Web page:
None over null in python

In Python checking whether a variable is assigned isn’t possible by asking
if enemy != null: pass

Instead the expression is:
if enemy != None: pass

The findNearestEnemy methods contain a description that says they return “null” when no enemy is available. It would be more appropriate if they would say that “None” gets returned.

Why that complicated?

if enemy:

checks if the enemy-object exists and passes when it does. A non-existing object is falsy, while every non-null value is falthy.

Yes, it works that way. But that still doesn’t justify the help text talking about null.

The problem you are having is that the item descriptions are language agnostic. So, it says “null”. You not being agnostic are using (and assuming) python but there is no null in python, instead python calls it None (and it is an actual object) but what about the languages that use nil instead of null. (if any singleton should win it would be nil, since three of the six languages use that. (3 nil, 2 null, and one None)) :smile:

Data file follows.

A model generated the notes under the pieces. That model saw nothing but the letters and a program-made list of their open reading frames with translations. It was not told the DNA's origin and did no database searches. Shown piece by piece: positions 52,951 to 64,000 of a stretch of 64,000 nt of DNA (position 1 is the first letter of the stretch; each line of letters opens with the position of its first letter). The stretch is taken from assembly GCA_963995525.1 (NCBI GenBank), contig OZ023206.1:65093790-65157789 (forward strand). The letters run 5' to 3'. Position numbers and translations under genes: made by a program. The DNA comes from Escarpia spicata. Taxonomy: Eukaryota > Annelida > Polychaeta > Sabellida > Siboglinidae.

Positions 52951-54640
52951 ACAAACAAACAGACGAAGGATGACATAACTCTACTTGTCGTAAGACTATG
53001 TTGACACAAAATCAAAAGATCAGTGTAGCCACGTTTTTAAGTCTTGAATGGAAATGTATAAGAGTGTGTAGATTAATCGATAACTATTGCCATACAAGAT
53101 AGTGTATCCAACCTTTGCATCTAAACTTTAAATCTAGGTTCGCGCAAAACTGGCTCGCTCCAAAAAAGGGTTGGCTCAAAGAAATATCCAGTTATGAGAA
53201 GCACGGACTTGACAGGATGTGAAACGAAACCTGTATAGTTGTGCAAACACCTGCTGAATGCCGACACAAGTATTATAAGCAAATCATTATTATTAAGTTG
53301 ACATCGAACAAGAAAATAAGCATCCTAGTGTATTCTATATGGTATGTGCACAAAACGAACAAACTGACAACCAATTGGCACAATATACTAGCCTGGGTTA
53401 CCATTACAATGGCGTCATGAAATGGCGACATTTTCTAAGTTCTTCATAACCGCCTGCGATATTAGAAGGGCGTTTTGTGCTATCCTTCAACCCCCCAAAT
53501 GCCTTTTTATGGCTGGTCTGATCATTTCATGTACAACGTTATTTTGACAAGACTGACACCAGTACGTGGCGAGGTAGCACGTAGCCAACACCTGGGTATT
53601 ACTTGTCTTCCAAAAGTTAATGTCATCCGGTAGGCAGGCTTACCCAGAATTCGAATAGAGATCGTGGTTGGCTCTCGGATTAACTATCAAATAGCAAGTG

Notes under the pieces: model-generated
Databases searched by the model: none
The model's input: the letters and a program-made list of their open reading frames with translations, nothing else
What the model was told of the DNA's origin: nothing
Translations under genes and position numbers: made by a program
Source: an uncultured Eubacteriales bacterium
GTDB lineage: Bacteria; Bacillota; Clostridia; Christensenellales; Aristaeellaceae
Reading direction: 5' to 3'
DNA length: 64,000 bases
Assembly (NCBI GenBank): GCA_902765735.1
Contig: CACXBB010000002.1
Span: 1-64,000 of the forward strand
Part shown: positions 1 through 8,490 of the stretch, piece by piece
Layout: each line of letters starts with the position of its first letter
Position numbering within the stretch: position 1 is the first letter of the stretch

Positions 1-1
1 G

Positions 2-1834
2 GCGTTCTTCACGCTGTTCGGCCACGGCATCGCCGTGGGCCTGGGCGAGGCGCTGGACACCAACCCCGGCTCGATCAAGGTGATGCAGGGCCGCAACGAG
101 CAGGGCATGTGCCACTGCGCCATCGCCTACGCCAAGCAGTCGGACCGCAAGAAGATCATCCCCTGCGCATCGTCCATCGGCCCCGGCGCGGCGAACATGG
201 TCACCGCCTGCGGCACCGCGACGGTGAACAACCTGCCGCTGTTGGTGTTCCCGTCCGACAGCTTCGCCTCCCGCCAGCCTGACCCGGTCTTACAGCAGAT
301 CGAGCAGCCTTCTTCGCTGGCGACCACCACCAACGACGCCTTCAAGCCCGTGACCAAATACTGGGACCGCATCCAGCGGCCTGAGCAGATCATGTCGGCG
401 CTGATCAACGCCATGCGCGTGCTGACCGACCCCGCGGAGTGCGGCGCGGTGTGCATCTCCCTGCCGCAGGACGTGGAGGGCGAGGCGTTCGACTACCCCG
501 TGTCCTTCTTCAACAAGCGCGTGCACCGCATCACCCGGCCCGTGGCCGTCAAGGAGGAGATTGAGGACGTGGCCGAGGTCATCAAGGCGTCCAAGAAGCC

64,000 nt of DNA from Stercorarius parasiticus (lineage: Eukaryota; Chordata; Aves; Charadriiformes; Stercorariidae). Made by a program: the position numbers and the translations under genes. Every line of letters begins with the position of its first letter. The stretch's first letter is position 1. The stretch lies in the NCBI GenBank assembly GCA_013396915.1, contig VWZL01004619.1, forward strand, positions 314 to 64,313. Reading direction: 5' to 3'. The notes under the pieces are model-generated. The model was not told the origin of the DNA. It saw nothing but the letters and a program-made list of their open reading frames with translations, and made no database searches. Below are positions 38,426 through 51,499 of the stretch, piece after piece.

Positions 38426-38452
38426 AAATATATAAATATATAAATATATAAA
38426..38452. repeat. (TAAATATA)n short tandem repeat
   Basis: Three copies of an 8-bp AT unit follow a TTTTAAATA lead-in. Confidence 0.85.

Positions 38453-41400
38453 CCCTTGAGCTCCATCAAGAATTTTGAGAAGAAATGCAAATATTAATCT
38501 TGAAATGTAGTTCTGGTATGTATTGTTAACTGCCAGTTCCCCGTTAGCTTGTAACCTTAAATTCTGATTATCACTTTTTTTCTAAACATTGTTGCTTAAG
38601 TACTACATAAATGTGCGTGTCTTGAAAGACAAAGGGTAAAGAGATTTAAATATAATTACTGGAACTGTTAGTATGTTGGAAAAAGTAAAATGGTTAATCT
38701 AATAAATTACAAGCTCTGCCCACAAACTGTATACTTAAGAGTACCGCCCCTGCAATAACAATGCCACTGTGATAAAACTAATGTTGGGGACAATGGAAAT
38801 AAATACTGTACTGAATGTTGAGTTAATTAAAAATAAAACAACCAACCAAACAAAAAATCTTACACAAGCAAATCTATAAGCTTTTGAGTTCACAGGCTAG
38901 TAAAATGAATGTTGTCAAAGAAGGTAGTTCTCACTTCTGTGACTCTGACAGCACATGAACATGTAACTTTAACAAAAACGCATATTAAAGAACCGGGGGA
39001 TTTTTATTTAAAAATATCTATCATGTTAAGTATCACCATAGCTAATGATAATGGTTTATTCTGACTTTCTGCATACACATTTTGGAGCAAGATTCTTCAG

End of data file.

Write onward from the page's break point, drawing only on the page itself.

I don’t see this changing since it would have to be replaced with null/None/nil/whatever everywhere it is used. I can see it being changed to say ‘null’ instead of null. so that it looks less like a keyword and more like a concept. (the later glasses just say null instead of having it box-highlighted, that may have been a mistake, but one we should run with.) :wink:

I believe that the coco examples use/teach the construct that J_F_B_M suggested…

Please check the python doc page, if this page doesn’t explain that python uses “None” not “null” then it needs to be added, there.